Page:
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Using Well Water Level To Measure Volumetric Strain Considering The Dissipation Effect

Yuqing Xie, Yonghong Zhao, & Lingsen Meng

Published August 15, 2016, SCEC Contribution #6810, 2016 SCEC Annual Meeting Poster #019

Water-levels in confined well can be used as a strain-meter. Periodic amplitude fluctuations of the water-level generally reflect the strain change induced by Earth’s tide. The measured value of well water-levels can be compared with the theoretical volumetric tidal strain at various locations on earth. The amplitude and phase delay between the tidal strain and water-levels can be used to infer the hydrogeological parameters of water-bearing rock. Traditional method analyzes amplitude and phase delay in separate manners. In this study, a deconvolution method considering both the amplitude and phase delay is explored to remove the response of the well-aquifer system from the volumetric strains. A numerical simulation is conducted to demonstrate the feasibility of this method. We establish an ideal 2D confined aquifer model using poroelastic module in COMSOL Multiphysics 5.1, a finite element software. We calculate the response curve of water-levels under a step and periodical changes of burden. Results show when the response curve is known, the variation of the burden can be obtained by deconvoluting response curve from the well water-levels. Likewise, when the variation of burden is given, the response curve can be also computed by deconvolving the loading curve from the well water-levels. We apply the deconvolution method to analyze the water-levels record of Huili Sichuan-06 well, located at Sichuan Province, southwestern China. The response curve is obtained using the predictive deconvolution filtering method that deconvolves the theoretical value of volumetric tidal strains from the measured value of well water level. Our results show the response curve is similar to the simulation results of ideal 2D model. Furthermore, the variation of additional volumetric strain caused by regional stress field can be obtained when deconvolving the response curve from measured value of well water-levels after removing the effect of earth tide, barometric pressure, etc. The response curve can be also used to infer the sensitivity of well water level to the dissipation effect. strain variation and dissipation law of abnormity of well water level. It contains information of the well-aquifer system, including hydrogeology properties that are hard to measure directly. Our response curve also indicates that the dissipation process of abnormity needs to be accounted for to accurately infer the variation of volumetric strain caused by the regional stress field.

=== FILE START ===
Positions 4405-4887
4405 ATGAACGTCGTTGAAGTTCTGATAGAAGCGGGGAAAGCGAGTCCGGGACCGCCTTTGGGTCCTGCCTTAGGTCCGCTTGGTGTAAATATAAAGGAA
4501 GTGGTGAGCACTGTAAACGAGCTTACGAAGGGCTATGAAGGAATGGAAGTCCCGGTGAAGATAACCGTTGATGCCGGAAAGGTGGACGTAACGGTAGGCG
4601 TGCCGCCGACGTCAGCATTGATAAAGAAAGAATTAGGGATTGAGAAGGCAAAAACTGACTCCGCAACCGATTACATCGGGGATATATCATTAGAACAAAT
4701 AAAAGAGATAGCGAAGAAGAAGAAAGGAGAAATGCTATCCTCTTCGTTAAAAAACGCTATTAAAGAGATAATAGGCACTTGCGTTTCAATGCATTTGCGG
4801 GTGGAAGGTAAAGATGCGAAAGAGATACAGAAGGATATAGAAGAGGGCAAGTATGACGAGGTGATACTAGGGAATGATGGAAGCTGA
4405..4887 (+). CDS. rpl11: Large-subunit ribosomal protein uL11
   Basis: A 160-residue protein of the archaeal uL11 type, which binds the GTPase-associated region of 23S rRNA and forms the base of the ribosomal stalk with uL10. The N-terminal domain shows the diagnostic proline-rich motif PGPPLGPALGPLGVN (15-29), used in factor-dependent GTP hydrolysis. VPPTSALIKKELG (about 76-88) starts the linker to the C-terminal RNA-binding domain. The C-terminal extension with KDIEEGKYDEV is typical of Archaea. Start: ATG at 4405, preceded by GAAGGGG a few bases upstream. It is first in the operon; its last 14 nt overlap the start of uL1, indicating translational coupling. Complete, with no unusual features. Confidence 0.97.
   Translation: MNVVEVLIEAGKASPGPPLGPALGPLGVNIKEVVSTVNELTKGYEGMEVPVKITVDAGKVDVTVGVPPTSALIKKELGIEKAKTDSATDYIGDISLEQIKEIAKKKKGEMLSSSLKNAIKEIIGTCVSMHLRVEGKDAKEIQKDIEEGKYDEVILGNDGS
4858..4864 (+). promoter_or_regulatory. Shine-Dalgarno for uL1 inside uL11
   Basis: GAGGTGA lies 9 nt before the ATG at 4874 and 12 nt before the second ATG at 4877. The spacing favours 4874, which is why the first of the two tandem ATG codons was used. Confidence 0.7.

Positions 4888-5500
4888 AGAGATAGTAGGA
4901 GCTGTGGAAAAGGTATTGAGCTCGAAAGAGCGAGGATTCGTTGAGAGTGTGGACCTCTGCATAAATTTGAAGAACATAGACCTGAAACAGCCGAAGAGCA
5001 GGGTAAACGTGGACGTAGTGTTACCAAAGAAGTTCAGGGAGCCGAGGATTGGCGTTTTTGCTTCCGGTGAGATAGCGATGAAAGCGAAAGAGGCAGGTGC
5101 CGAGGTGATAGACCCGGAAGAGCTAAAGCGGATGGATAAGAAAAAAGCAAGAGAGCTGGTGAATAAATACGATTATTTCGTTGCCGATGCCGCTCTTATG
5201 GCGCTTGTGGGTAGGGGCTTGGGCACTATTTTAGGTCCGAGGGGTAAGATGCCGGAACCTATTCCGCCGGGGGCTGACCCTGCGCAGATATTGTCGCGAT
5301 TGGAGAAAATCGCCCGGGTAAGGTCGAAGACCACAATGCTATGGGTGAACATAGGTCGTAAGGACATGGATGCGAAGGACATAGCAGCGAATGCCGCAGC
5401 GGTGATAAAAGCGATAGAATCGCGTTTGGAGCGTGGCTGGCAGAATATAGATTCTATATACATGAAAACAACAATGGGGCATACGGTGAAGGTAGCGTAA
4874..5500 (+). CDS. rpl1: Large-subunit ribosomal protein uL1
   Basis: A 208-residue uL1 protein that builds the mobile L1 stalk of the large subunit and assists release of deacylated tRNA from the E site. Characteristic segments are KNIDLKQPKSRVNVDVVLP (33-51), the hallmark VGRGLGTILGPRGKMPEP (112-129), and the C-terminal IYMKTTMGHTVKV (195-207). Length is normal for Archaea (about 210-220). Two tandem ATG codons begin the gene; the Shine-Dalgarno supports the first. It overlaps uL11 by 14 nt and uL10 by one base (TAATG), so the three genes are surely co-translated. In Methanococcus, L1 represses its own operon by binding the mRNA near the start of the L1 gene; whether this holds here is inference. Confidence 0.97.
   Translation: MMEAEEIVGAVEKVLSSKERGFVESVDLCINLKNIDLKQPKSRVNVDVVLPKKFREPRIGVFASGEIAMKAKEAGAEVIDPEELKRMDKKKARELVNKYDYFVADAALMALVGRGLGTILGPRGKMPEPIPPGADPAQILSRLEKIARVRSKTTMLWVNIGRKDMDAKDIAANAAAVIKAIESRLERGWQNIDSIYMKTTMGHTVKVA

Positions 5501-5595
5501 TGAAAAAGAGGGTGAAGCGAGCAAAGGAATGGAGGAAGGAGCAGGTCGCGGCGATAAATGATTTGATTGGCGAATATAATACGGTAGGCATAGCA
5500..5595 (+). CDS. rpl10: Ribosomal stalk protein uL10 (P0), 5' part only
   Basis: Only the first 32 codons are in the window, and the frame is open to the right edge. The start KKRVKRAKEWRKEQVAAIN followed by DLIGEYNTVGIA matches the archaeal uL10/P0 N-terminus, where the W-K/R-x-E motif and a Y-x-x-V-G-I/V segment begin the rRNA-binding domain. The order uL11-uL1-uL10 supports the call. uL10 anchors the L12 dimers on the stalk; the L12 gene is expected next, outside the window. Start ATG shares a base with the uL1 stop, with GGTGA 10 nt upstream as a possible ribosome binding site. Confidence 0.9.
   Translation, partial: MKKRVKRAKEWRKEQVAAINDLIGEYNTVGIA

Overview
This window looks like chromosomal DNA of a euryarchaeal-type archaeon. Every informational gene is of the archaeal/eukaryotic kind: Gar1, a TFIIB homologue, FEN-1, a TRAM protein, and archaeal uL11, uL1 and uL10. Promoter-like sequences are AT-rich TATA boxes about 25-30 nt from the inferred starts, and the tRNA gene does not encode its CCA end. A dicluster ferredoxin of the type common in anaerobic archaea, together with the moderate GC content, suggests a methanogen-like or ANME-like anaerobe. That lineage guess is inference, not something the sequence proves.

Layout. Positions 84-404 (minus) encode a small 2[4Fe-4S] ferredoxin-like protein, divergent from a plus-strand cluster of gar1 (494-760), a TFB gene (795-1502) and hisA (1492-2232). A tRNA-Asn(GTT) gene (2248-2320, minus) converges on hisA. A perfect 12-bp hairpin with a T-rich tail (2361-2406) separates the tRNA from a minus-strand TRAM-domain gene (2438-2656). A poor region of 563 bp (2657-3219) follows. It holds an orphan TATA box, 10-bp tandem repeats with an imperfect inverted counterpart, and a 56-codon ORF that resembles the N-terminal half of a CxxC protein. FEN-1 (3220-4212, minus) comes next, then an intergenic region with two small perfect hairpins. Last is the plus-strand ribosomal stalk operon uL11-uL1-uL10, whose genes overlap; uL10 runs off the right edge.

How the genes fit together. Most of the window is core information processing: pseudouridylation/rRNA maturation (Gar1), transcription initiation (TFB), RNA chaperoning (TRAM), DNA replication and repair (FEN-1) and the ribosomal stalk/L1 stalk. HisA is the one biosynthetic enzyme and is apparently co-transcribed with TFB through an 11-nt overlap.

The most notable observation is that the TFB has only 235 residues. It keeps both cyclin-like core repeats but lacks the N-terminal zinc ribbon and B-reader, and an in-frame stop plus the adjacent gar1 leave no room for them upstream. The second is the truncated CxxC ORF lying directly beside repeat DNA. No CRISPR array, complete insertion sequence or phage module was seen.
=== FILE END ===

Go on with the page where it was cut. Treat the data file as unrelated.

Key Words
quifer, Earth-tides, Volumetric Strain, Dissipation

Xie, Y., Zhao, Y., & Meng, L. (2016, 08). Using Well Water Level To Measure Volumetric Strain Considering The Dissipation Effect. Poster Presentation at 2016 SCEC Annual Meeting.

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